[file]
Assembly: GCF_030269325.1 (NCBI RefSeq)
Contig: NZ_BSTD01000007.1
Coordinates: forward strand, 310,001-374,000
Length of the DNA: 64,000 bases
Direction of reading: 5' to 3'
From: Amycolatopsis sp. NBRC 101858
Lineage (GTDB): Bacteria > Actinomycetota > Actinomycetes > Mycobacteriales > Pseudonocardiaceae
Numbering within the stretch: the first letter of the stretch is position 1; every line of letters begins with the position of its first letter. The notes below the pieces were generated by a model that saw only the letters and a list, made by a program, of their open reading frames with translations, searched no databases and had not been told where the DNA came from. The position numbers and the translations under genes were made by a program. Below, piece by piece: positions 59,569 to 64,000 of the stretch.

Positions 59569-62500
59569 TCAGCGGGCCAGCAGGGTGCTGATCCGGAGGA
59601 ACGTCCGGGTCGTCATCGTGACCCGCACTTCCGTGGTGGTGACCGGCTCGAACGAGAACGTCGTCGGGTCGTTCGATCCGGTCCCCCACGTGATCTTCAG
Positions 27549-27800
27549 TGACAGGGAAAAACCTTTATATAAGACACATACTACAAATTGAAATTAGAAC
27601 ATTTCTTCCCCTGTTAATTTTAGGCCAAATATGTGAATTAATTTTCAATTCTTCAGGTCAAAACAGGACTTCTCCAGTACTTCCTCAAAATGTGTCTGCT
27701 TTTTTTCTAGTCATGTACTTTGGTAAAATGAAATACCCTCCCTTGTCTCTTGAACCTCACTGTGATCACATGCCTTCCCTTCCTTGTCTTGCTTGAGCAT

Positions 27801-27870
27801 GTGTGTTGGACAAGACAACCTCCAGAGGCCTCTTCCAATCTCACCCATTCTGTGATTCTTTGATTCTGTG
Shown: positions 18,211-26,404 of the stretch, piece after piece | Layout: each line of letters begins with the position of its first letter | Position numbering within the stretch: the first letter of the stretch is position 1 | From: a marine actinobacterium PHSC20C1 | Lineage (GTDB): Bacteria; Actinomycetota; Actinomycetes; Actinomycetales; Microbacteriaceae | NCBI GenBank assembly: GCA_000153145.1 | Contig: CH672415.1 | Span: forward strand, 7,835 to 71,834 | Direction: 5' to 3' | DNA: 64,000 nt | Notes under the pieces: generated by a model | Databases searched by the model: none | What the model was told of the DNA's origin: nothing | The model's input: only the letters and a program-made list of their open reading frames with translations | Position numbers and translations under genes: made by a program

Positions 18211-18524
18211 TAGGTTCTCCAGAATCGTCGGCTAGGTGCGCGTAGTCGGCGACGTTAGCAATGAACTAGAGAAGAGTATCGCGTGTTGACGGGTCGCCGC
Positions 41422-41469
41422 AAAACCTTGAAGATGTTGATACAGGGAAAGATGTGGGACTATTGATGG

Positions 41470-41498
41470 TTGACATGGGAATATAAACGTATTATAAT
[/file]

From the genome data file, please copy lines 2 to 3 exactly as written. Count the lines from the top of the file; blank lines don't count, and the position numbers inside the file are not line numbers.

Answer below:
Contig: NZ_BSTD01000007.1
Coordinates: forward strand, 310,001-374,000